Bottom line: There is no such thing as a free lunch

US Drone Warfare Fuels Arabic and Islamic Hatred

One of the main reasons why there has been too much vile and hatred against Americans in the Muslim world has been because of the imperialist-interventionist-militant foreign policies adapted by the US government influenced by the military industrial complex and the imperial goals of the politically entrenched neoconservatives.

One such evidence is the rampant use by the US military of drones to supposedly weed out terrorists. Such actions in reality defies the 3D policies (Development, Diplomacy and Defense), framed by Secretary of State and former first lady Hilary Clinton

As Professor Bill Easterly of the NYU in a recent blog writes,
Hilary Clinton said a while ago that Defense and Development were complements.

Not so much. A new report from Stanford and NYU (see excellent summary in the Guardian) found that US drone strikes (greatly increased under this administration) in Pakistan were killing and terrorizing civilians, while very few killed their terrorist targets.

It would be hard for Development to benefit from “drones hovering 24 hours a day over communities in northwest Pakistan, striking homes, vehicles, and public spaces without warning.”

The report alleges that drones strike areas multiple times, killing rescuers of victims of the first strike.
Such gruesome violation of human rights which masquerades as the war on terror will exacerbate geopolitical tensions instead of solving them

Yet the best way to promote peace is through trade.

As Judge Andrew Napolitano recently pointed out,
Is it not more likely that when the West supported toppling Arab strongmen, the rioters in the streets saw that as a signal to express hatred toward the meddling West? Might Obama’s drones, which have fallen all over the Middle East killing innocents in schools and hospitals, at weddings and funerals, and demolishing mosques and homes, be coming back to haunt him?

The Arab Spring has become the Western Winter, brought about by two American presidents who thought they could kill without moral justification or painful consequence. We should come home from these barbaric places and leave them alone. We should trade with them, since they want to buy our iPads and washing machines and blue jeans, but let them run their own governments.
Yet another emerging problem has been the escalating anxiety over the overbearing use of drones against Americans in their homeland—another sign of America’s transition towards a police state. These are symptoms of the growing desperation of the ruling class.

War on Internet: Despite Ban, Social Media Users in China Booms; Philippine Hackers Protests

As I have been pointing out, the information age, which essentially represents the snowballing forces of decentralization, particularly globalization and rapid technological advances, will dramatically change every aspect of our lives.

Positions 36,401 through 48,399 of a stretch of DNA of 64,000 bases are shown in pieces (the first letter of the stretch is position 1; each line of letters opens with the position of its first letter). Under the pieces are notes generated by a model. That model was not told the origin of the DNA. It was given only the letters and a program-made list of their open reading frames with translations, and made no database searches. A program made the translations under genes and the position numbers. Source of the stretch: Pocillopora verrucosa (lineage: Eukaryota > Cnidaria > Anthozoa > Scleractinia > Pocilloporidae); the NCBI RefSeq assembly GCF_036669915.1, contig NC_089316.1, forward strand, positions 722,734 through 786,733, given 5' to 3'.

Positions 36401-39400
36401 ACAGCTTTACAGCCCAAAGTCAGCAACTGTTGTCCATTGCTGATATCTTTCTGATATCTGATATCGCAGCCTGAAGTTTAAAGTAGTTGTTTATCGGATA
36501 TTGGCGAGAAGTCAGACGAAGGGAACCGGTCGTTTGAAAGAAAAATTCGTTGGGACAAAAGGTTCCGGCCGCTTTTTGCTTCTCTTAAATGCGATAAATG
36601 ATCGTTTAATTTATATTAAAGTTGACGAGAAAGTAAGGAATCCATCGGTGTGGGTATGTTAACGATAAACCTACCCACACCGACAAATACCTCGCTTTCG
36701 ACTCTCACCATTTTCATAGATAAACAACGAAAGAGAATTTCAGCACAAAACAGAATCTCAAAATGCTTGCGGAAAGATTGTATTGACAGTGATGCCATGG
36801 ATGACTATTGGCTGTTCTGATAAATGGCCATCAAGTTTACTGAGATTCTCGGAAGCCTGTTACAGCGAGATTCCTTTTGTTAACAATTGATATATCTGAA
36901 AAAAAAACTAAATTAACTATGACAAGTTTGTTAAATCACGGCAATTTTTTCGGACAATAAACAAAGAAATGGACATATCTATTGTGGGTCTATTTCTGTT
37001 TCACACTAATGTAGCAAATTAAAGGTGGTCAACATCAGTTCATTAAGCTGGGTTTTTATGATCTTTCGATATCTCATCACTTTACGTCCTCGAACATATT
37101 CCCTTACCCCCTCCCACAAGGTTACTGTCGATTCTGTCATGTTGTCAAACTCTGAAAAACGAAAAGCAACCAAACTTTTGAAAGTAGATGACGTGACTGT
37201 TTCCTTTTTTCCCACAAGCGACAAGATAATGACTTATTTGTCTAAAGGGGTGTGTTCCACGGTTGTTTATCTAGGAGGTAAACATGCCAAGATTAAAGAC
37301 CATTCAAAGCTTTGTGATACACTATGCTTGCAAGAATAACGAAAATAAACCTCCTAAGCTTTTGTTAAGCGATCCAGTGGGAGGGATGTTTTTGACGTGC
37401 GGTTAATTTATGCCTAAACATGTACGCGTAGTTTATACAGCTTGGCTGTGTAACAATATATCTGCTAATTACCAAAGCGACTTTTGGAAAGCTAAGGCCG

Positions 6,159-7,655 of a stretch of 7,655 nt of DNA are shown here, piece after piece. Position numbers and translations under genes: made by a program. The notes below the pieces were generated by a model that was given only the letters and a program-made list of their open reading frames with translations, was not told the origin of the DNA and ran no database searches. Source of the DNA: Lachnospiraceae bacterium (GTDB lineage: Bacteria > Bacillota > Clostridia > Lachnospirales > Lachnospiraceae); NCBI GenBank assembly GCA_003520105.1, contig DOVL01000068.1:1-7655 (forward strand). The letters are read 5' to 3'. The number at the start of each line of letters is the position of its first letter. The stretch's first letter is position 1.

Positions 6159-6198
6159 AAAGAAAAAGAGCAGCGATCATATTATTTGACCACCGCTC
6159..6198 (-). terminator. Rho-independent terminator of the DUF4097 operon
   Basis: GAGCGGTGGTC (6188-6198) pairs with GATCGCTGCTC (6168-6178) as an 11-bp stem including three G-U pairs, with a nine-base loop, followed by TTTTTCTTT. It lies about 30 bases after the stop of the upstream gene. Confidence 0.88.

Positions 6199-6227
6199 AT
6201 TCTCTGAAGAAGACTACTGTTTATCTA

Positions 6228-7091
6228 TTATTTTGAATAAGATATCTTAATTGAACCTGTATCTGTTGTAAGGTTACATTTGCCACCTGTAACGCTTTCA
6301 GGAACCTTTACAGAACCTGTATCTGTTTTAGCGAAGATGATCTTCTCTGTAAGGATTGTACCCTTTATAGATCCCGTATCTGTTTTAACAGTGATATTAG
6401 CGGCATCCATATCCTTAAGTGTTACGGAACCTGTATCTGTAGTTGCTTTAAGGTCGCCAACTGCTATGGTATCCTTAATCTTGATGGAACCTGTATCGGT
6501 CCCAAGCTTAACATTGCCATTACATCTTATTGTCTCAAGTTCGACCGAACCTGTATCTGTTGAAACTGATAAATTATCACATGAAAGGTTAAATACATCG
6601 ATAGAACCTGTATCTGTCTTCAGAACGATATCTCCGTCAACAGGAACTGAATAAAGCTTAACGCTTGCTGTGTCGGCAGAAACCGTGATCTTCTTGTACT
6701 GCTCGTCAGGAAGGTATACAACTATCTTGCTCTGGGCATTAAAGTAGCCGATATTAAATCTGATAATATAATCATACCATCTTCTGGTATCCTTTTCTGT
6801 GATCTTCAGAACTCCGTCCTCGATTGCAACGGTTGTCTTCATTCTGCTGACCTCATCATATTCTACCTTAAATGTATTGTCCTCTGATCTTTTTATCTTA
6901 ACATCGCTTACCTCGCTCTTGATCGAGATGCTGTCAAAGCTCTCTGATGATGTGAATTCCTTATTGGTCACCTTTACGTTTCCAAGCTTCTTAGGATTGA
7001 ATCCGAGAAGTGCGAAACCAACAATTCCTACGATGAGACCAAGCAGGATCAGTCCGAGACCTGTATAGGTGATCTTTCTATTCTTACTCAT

And governments operating from the political economic constructs of the 20th century, particularly the centralized top-down industrial age era political institutions has been fighting tooth and nail against such revolutionary changes that undermines the privileges of the incumbent the political class and their cronies.

Today’s centralization’s debt and welfare crisis have been in fact symptoms of the decadent top-down political institutions. Inflationism has thus been one of the measures of financial repressions that has been applied to achieve such an end.

Yet desperate attempts to preserve the status quo in favor of the current beneficiaries through more social controls has only transformed the internet into a major battlefront

Today’s war on the internet through serial attempts at censorship has apparently seen a backlash from civil society, whom has been waging a broad front online guerilla warfare.


In China, banned social media websites continue to blossom.

From Bloomberg,
Facebook Inc. (FB) and Twitter Inc. have millions of users in China despite bans on the social networking services in the world’s largest Internet market, according to the results of a survey released today.

Facebook grew to 63.5 million users in China in the second quarter of this year, up from 7.9 million two years earlier, London-based researcher GlobalWebIndex said in a blog post today. Twitter users tripled to 35.5 million from 2009.

Sites blocked in China can be accessed via so-called proxy services, which connect users to servers outside the country so they can visit sites that are filtered. The workarounds have helped Facebook and Twitter compete with local sites including microblogging service Sina Weibo, said Tom Smith, founder of GlobalWebIndex.

“It only takes a little bit of desk research to discover that what is called the Great Firewall is actually much more porous than the Chinese government would like to admit,” Smith said in the blog post.

Despite their rapid growth, the two social networks are smaller than Qzone, a website operated by Tencent Holdings Ltd. (700), with 286.3 million users. Local rival Sina Weibo had 264.1 million users. Google+, the social network created by Google Inc. (GOOG) last year, had 106.9 million users. China has 513 million Internet users, according to the government-backed China Internet Network Information Center.